|Hurricane Emergency Response Plan (HERP)|
Having a formal Plan encourages an integrated approach to disasters, and fosters prompt, efficient and coordinated response operations by the different elements of the emergency organization. It requires a system-wide integration of skills, people and resources. By pre-defining roles for each response agency reduces confusion, chaos and conflict during an emergency and significantly decreases vulnerability of the public and their property to hazardous threats.
The HERP assigns responsibilities for actions to be taken at the local level by government and private organizations to reduce vulnerability to disaster and to establish effective response capabilities. The plan provides for alerting elected officials, the evacuation of the public from potentially dangerous areas, and the designation of shelter areas for evacuees. It also provides for the re-entry into evacuated areas when appropriate. This Plan is subordinate to the County EOP and is to be used in conjunction with each relative section. Consistent with the model provided in the National Response Plan (NRP) and National Incident Management System (NIMS), the Plan can be partially or fully implemented for an anticipated or actual disaster.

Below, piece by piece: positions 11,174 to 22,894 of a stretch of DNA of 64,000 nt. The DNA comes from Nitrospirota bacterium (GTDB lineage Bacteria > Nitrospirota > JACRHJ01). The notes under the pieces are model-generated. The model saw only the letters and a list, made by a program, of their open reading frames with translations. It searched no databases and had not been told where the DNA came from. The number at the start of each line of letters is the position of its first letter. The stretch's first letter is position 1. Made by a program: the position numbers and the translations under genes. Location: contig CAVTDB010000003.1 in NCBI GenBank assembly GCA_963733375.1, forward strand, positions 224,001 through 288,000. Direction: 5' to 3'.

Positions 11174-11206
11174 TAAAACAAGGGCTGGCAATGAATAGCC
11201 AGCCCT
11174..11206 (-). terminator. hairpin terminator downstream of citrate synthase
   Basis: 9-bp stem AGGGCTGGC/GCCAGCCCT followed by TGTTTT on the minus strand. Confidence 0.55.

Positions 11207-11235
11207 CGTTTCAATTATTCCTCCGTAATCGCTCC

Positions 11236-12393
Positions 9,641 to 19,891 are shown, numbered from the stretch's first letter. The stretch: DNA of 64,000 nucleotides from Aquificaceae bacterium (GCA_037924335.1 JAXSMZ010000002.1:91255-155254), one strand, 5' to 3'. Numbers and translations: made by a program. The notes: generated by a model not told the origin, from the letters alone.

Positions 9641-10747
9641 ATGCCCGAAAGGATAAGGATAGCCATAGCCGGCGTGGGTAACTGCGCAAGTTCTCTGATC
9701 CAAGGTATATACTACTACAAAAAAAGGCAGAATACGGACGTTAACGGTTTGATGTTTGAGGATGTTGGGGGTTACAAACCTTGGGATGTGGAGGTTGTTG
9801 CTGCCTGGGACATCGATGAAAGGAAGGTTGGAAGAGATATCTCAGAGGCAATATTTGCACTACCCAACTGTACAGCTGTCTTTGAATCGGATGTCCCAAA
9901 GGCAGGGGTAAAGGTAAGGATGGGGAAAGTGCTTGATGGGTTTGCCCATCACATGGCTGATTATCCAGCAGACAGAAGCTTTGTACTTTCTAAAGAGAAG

South Carolina is susceptible to all levels of tropical cyclones, from tropical depressions to severe Category 5 hurricanes. These tropical cyclones produce four (4) major hazards:
1. Storm surge – is a large dome of water often 50-100 miles wide that sweeps across the coastline near where a hurricane makes landfall. The surge of high water topped by waves is devastating. Stronger the hurricane, higher the surge. Storm surge is the greatest threat along the immediate coast.
2. Hurricane winds – can destroy buildings, mobile homes, and other property. Debris, such as signs, roofing material, siding, and other items become missiles in a hurricane. Wind is the greatest cause of property damage inland of the coast.
3. Rainfall-induced flooding – widespread torrential rains, often in excess of 6 inches, can produce deadly and destructive floods. Long after the winds have subsided, hurricanes can generate immense amounts of rain.
4. Tornadoes – are a threat in all quadrants, but primarily develop in the northeast quadrant of the storm, possibly as much as 200-400 miles from the storm's center; can potentially become very strong, causing extensive damage to buildings and loss of life.
Bamberg County Emergency Services Map
To use the map below: